U Srinivasan, A Bruce, T L Highley


Preliminary studies of the performance of iron chelators as inhibitors of brown rot (Coniophora puteana) attack
1996 - IRG/WP 96-10185
This paper describes experiments to examine the proposal that the presence of iron is essential for brown rot fungi to utilize hydroxyl radicals remote from the hyphae as a means of converting the wood into a food source. reliminary test results are presented from trials using three different iron chelators impregnated into Scots pine (Pinus sylvestris) sapwood blocks. Their relative effects on the resistance of the blocks to brown rot attack under laboratory mycology trials are detailed. In general, very dilute aqueous solutions of all the chelators studied were capable of inhibiting the attack of brown rot fungus. indications for the application of this branch of basidiomycete control and areas for further study are discussed.
E D Suttie, R J Orsler, P M Wood


The role of oxygen and oxygen radicals in one-electron oxidation reactions mediated by low-molecular weight chelators isolated from Gloeophyllum trabeum.markup
1994 - IRG/WP 94-10086
The KTBA assay for determination of one-electron oxidation activity was used to assay reactions of low-molecular weight chelators isolated from the brown rot fungus Gloeophyllum trabeum. The assay, performed either under air or nitrogen showed that molecular oxygen was an important factor in chelator-mediated oxidation reactions. A reduction in oxidative activity was observed when superoxide dismutase was introduced to the reaction, indicating that superoxide radicals also involved in the reaction and were scavenged by SOD. The KTBA assay showed, similarly to other assays in our laboratory, that the chelators could reduce Fe(III) to Fe(II). However, once chelators were 'oxidized' in this process they appeared to be redox inactive. Preliminary results indicate that chelator redox activity can only be regenerated in the presence of a reductant such as NADH or oxalate.
Jun Lu, B Goodell, Jiang Liu, A Enoki, J Jellison, H Tanaka, F Fekete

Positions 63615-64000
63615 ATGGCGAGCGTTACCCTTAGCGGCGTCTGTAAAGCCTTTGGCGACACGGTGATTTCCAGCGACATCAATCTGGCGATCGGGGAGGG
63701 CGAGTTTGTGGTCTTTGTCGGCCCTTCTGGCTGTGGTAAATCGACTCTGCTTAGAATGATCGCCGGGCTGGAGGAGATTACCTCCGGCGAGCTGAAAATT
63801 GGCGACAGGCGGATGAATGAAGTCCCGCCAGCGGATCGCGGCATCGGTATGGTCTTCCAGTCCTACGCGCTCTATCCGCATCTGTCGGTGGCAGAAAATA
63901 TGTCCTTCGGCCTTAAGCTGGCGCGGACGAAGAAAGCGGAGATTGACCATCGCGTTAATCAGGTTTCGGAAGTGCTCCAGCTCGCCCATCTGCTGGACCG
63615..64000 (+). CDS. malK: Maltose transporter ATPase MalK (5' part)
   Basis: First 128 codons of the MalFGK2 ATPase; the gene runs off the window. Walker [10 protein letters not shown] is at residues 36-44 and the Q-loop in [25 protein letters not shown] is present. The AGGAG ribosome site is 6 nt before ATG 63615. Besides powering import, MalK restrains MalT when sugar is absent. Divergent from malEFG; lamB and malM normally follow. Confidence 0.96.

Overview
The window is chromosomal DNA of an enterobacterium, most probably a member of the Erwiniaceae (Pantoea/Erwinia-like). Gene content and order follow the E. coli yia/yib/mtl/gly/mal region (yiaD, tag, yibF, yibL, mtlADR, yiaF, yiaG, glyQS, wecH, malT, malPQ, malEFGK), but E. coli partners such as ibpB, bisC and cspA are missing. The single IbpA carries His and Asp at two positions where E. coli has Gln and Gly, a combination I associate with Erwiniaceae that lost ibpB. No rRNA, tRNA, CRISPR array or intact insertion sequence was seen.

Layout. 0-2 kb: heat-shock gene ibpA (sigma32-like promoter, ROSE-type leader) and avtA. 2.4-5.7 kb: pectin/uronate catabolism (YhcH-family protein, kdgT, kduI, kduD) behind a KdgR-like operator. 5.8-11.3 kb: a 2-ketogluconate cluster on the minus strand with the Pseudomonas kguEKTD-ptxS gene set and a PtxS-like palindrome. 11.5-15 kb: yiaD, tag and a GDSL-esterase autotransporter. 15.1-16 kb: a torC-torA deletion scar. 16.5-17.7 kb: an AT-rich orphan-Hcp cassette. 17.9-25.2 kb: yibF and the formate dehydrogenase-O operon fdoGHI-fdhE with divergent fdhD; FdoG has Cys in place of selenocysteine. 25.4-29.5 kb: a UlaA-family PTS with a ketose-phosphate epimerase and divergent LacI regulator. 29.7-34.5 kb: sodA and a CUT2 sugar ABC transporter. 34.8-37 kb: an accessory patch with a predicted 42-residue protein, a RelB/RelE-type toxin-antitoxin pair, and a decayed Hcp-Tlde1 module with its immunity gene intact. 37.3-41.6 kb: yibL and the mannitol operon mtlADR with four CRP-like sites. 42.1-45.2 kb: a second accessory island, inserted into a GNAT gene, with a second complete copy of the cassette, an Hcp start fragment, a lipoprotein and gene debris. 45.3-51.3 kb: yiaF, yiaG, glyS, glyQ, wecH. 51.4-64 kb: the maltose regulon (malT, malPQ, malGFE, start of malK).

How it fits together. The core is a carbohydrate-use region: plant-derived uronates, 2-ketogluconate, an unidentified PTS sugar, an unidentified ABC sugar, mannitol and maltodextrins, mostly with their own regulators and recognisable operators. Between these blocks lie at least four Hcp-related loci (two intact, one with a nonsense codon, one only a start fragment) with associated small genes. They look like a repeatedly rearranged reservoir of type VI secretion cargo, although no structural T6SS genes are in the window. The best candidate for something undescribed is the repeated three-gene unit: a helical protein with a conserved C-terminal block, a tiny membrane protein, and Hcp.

The Chelator Mediated Fenton System in the Brown Rot Fungi: Details of the Mechanism, and Reasons Why it has Been Ineffective as a Biomimetic Treatment in some Biomass Applications – a Review
2014 - IRG/WP 14-10828
The chelator-mediated Fenton (CMF) reaction requires the action of two types of chelating compounds. The first chelator, oxalate, solubilizes and then sequesters iron, and the second chelator reduces iron. Iron reduction must be controlled near the fungal hyphae to prevent damaging Fenton chemistry from occurring in that location. Similarly, iron reduction must be promoted within the wood/plant cell wall to promote Fenton chemistry in the proximity of the target lignocellulose. The mechanism for that control is reviewed in this paper. Both neat Fenton and the CMF have been examined by researchers seeking to exploit this relatively simple mechanism for biomass conversion and lignocellulose pretreatment systems. This paper reviews why some of that research has not produced useful depolymerization reactions and why excess amounts of reagents have been required. The application of Fenton treatments requires that the reactive oxygen species produced in the reaction be generated within a nanometer of the target substrate (lignocellulose), and for this to occur in biomass treatments using Fenton or CMF systems, iron must first be allowed to bind to the substrate to allow the reactions to proceed within nanoscale proximity to lignocellulose. Further, excess iron in solution and in interstitial space must be removed as this “free” iron will react preferentially with chelators and peroxide preventing appropriate targeted action on lignocellulose.
B S Goodell, M Nakamura, J Jellison